Removing ablation residues from laser direct structuring of 3-D printed circuit boards with an added effect
Laser Direct Structuring (LDS) enables the circuit layouts of Molded Interconnect Devices (MIDs) to be produced on complex three-dimensional substrate structures. In the process, the laser beam inscribes the layout directly onto the injection-moulded plastic element. When removing ablation residues, CO2 snow jet cleaning not only ensures optimum results but also has advantages for mounting and assembly technologies. CO2 snow jet cleaning is a dry, residue-free technique which can be used to remove particles after laser direct structuring. Its ease of automation enables the cleaning process to be integrated into the laser system or carried out immediately afterwards.
Founded in Garbsen near Hannover in 1976, LPKF Laser & Electronics AG soon made a name for itself using unconventional methods to manufacture its printed circuit board prototypes. In the early 1990’s, the company extended its product range to develop, produce and sell laser systems for PCB manufacture and microelectronics. To manufacture its molded interconnect devices (MIDs), LPKF developed a technique using LDS technology which enables circuit layouts to be inscribed directly onto complex, three-dimensional substrate structures. The advantages of direct laser structuring include increased design possibilities, significantly reduced component weights and dimensions, faster alteration of electronic subassemblies and thus makes development and serial production considerably more cost-effective. The laser also generates much more precise structures than conventional techniques.
Removing residues in the μ-range
“When manufacturing the LDS-MIDs, a special additive is mixed with the application-specific thermoplastic synthetic material used. The laser beam activates it by inducing a physical-chemical reaction. This releases the additive in the polymer matrix which then functions as a catalyst in
the subsequent reductive copper coating process”, explained Dr. Wolfgang John, Senior Consultant of the LPKF LDS technology. During laser structuring, active ablation residues remain on the surface which also become metalized and can cause problems. To avoid this, such particles are usually removed in a cleaning process after structuring. “That’s what attracted my attention when I heard about acp’s CO2 snow jet cleaning technology about three years ago. Tests carried out in the system manufacturer’s technical center achieved very positive results”, Dr. Wolfgang John reported. LPKF was able to carry out fine adjustments to the cleaning parameters using a test system supplied by the Ditzingen-based company acp – advanced clean production GmbH.
Dry, gentle cleaning of fine structures
The cleaning process uses liquid carbon dioxide as a blasting agent. Through a combination of mechanical, chemical and thermal actions, the non-toxic, non-combustible CO2 snow removes solid and filmy contamination in a dry, residue-free process. On impacting on the surface to be cleaned, the snow crystals liquefy and then sublimate. The sublimation impulse detaches and removes the tiny particles of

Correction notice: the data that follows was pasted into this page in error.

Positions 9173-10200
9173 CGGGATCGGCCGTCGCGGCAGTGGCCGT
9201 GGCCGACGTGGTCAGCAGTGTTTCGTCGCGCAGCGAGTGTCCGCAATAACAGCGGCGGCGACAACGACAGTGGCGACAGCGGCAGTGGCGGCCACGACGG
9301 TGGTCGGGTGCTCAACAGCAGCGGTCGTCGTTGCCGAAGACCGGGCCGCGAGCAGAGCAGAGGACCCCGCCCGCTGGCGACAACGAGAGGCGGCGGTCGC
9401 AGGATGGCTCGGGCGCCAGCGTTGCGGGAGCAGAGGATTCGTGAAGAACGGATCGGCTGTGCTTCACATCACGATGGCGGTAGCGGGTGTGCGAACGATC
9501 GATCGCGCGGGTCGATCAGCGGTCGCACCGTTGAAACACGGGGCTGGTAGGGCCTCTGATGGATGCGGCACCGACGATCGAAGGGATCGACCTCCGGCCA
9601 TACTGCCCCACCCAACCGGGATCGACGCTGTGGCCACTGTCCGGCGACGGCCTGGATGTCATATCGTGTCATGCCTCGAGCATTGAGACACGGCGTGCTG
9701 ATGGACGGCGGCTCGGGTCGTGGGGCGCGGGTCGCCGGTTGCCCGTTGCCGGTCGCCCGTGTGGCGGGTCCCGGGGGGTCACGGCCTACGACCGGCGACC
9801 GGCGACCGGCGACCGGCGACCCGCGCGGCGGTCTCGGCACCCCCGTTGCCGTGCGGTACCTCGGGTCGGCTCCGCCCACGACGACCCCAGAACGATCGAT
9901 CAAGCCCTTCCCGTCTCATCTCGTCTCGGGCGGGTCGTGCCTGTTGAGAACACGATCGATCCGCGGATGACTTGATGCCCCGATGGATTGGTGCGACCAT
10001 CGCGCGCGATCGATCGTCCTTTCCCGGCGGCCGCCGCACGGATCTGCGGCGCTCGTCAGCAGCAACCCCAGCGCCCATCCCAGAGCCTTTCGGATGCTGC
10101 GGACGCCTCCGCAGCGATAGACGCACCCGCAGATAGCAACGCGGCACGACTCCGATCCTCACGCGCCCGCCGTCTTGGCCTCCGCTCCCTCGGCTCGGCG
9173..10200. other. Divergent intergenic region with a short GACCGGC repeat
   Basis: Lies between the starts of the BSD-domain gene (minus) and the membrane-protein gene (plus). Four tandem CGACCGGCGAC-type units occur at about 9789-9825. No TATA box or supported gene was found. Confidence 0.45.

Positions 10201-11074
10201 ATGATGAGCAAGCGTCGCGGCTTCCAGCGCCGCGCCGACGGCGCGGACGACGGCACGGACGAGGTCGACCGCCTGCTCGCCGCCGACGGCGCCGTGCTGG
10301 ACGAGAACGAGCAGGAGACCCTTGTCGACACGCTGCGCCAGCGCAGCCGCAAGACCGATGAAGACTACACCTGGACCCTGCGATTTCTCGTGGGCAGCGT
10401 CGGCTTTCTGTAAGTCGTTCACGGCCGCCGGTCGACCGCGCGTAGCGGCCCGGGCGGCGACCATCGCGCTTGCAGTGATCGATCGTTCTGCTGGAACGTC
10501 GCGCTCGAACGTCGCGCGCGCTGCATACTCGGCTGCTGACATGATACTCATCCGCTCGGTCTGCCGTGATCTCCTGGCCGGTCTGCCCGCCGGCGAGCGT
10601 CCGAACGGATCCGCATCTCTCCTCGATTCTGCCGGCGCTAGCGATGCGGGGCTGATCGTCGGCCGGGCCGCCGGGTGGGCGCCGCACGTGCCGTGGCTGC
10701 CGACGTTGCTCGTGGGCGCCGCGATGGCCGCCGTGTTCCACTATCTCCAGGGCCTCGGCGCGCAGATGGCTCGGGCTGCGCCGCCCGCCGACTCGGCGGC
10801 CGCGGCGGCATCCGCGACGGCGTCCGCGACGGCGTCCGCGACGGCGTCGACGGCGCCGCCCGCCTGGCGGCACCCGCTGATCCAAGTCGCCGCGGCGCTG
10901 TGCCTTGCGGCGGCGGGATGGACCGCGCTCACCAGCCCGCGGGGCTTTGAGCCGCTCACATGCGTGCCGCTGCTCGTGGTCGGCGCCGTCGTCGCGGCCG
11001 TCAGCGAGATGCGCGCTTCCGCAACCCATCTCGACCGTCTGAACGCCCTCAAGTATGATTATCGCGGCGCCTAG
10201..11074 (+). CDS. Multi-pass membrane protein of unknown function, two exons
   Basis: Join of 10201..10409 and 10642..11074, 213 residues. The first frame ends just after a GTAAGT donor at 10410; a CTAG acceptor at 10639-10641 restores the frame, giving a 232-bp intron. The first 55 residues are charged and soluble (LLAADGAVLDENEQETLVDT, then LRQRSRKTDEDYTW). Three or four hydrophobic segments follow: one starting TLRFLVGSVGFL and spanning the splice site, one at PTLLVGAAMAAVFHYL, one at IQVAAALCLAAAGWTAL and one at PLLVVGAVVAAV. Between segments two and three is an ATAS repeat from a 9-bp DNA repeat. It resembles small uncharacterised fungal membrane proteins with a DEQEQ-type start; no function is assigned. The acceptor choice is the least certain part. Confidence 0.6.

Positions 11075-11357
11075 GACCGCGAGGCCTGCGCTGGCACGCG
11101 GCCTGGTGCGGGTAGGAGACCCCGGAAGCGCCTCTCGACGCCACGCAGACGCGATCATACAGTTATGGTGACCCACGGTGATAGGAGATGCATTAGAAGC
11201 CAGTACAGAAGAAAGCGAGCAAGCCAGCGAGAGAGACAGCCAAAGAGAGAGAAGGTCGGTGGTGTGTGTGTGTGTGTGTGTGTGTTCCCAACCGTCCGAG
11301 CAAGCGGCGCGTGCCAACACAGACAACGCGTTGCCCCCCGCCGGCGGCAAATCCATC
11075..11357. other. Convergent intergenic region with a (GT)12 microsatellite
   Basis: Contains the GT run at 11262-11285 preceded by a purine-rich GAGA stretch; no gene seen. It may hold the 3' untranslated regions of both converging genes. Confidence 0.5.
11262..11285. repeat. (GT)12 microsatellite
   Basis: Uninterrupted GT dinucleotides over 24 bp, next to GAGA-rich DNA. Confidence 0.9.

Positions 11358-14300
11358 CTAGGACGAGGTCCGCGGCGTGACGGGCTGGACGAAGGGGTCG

contamination adhering to the surface. Due to the low degree of hardness of the tiny snow crystals, the technology developed by acp ensures that the surfaces of filigree interconnect devices do not become damaged. The main reason behind the effectiveness of the snow crystals is the patented acp cleaning head which is equipped with a supersonic, two-component ring nozzle. Liquid carbon dioxide expands on exiting the nozzle to create a mixture of snow and gas which forms the core jet. Compressed air is also fed to the nozzle as a jacketed jet, accelerating the CO2 snow crystals to supersonic speed. Acceleration with compressed air results in a significantly higher degree of cleaning efficiency than that attained with single-component nozzle systems – it also considerably reduces carbon dioxide consumption. “In contrast with conventional processes such as cleaning with ultrasound or pressure washing, the CO2 system is a dry-cleaning process which leaves no residues. It is also very simple to automate. It can therefore be integrated into the laser structuring system or be connected up downstream as a separate system”, said the senior consultant.
Research project confirms added effect
LPKF and acp participated as partners in a project sponsored by the Federation of Industrial Research Associations AiF “Otto von Guericke” e.V. (AiF). The project was concerned with finding ways to improve LDS-MID contacting through planarization and showed up another advantage of CO2 snow jet cleaning. The fine snow crystals also smooth the roughened LDS structures. “This simplifies mounting and assembly processes for LDS-MIDs, such as wire-bonding, the application of non-housed chips and flip-chip technology”, remarked Dr. Wolfgang John.
Future technology LDS-MID
Moulded Interconnect Devices combine electrical and mechanical functions in one component. The PCB tracks are integrated into the housing, thus replacing conventional circuit boards. This creates the need for innovative techniques such as the CO2 snow jet, both for manufacturing and cleaning processes. The reduction in weight and die space already made possible by MIDs can be further decreased through LDS technology. Furthermore, the process also simplifies prototype manufacture and minimizes time to market. Among others, LDS MIDs are used in the automotive industry, medical technology, telecommunications and mechanical engineering.